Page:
Manulife Financial Corp. (TSX:MFC)(NYSE:MFC) is a financial services company and the largest insurance provider in Canada, counting one in three Canadians as its customers. It also has strong exposure in the United States through the John Hancock brand. Over the past few years, the company has been aggressively expanding into Asian markets.
Back in April, I argued that 2017 would be the “Year of Asia” for the company as it continued to invest heavily in that region. There are billions of people in that part of the world who are only now just starting to reach the middle class. Insurance and financial products are exactly what middle-class people look for to ensure their families are taken care of.
Not to mention, there is going to be an insane amount of wealth transfer as China’s population continues to age, which will create an immense opportunity for Manulife.
Manulife has been preparing for this by making a series of smart partnerships. The company bought the pension business from Standard Chartered Bank, one of the oldest banks in Hong Kong, in September 2015. It also became the exclusive insurance provider until 2030. In January 2016, Manulife signed a similar deal with DBS Bank, which has branches in China, Hong Kong, Indonesia, and Singapore. And in August 2016, the company signed a deal with FTB Bank in Cambodia.
These sorts are deals will pay immense dividends over the coming years as customers from all of those banks begin looking for insurance products.
The numbers support this claim. According to Manulife’s earnings report, it saw a 31% increase in annualized premium equivalent sales compared to this quarter last year. Further, there was a 53% boost in new business value.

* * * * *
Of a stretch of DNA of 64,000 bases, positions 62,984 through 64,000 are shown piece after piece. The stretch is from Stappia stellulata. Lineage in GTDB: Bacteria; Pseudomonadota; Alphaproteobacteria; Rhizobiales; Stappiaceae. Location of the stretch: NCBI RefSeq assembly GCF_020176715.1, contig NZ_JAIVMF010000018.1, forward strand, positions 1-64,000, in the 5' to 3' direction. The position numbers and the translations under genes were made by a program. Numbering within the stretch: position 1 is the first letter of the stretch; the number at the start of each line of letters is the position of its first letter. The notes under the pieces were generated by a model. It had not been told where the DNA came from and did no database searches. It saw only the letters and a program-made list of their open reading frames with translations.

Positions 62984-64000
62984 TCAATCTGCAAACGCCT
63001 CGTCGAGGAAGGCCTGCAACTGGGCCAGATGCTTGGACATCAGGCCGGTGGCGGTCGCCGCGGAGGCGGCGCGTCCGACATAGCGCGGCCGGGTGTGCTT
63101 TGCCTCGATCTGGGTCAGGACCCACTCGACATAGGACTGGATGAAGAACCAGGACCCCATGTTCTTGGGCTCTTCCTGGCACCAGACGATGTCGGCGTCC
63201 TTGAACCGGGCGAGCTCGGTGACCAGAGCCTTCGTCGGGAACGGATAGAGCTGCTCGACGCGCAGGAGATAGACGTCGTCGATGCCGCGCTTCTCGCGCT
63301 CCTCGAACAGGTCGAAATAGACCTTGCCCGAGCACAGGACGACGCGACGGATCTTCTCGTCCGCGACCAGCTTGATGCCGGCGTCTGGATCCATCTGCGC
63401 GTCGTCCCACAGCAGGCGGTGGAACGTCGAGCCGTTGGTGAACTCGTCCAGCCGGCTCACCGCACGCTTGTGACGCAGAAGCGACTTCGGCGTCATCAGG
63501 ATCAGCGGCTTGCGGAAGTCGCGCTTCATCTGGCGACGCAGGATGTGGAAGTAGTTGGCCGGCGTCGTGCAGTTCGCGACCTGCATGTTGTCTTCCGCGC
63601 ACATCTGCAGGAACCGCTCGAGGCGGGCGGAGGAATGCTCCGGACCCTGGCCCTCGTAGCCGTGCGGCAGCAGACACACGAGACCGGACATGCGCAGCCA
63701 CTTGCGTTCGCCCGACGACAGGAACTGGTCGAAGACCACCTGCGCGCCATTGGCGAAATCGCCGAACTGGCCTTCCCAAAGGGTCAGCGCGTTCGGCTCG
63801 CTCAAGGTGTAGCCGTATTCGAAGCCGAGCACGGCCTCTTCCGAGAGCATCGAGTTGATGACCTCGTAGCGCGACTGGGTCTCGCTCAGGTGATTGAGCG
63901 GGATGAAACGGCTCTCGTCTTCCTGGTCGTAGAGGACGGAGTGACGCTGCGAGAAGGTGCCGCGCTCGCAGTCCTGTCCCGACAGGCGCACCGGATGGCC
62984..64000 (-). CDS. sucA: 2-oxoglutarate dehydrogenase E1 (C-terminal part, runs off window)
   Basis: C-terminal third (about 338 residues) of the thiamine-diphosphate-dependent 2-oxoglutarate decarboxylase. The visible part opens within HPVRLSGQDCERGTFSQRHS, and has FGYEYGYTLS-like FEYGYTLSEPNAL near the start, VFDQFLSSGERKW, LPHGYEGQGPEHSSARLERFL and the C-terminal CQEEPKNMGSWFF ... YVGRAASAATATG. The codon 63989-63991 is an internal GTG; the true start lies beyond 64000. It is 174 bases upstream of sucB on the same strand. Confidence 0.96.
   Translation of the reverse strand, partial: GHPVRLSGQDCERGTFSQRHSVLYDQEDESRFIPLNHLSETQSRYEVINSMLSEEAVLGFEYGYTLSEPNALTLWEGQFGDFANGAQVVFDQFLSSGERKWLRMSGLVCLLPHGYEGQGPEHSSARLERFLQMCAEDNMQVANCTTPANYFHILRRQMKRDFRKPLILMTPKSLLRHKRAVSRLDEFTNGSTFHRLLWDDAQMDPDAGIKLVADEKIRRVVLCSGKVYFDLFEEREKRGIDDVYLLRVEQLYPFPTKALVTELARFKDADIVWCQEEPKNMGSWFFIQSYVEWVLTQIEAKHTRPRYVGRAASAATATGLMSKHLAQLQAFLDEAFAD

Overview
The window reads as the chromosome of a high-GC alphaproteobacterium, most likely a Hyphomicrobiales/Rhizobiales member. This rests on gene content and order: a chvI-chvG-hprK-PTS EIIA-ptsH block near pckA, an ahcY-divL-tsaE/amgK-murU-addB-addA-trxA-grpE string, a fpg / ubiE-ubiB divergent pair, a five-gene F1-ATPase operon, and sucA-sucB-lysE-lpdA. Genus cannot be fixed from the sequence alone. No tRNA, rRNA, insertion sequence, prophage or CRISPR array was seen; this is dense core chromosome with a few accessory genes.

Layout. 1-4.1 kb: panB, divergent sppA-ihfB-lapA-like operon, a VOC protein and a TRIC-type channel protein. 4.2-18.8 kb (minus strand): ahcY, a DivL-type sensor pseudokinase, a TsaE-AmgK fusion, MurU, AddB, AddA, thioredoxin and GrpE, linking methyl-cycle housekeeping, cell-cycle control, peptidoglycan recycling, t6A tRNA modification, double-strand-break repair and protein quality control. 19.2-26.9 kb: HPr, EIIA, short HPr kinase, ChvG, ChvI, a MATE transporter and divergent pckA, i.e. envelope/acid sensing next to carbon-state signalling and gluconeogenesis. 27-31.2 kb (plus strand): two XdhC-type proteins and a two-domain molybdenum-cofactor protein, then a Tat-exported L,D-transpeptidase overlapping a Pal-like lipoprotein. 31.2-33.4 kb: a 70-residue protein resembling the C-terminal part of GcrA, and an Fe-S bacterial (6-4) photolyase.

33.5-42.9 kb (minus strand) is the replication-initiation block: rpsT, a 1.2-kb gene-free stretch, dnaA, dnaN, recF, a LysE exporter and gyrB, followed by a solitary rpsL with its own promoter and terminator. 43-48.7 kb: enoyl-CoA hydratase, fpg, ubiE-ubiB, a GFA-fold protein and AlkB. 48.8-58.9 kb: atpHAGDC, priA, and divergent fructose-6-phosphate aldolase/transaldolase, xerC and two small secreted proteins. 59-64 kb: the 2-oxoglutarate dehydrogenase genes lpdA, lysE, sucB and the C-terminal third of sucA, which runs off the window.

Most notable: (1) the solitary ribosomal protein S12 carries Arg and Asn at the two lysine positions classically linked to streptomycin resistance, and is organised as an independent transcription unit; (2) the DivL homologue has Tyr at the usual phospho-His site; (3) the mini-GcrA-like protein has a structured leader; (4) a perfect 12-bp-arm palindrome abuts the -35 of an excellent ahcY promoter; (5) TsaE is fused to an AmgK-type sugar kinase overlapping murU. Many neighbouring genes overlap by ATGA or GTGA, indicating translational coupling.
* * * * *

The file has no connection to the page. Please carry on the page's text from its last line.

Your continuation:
Manulife is doubling down on that bet in two ways.
First, its current CEO, Donald Guloien, is retiring in September and will be replaced by Roy Gori, the head of the Asia division.
Second is through the rumoured sale or IPO of its John Hancock brand. According to The Wall Street Journal, Manulife is considering an IPO or spin-off of the John Hancock group. Despite generating 40.4% of the company’s core earnings, John Hancock has underperformed the Canadian and Asian division. Management is likely seeing a small window of opportunity to push John Hancock public and then use those resources to focus on Asia.
Personally, I am all right with that. Manulife bought John Hancock for US$10.4 billion back in 2004. Unfortunately, compared to its competitors, John Hancock is small. While having exposure to the U.S. market is important, Manulife’s history in Asia dates back a century, so it’s simply a better and more lucrative opportunity.
I remain a bull on Manulife because of its focus on Asia. And in the event that the John Hancock brand goes public or is spun off, the returns for Manulife could be significant. And along the way, you can benefit from the 3.25% yield, which is good for a quarterly $0.20 distribution. I said it in April and I’ll say it again: Manulife’s success rests on Asia, and I believe there will be success aplenty.
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Fool contributor Jacob Donnelly has no position in any stocks mentioned.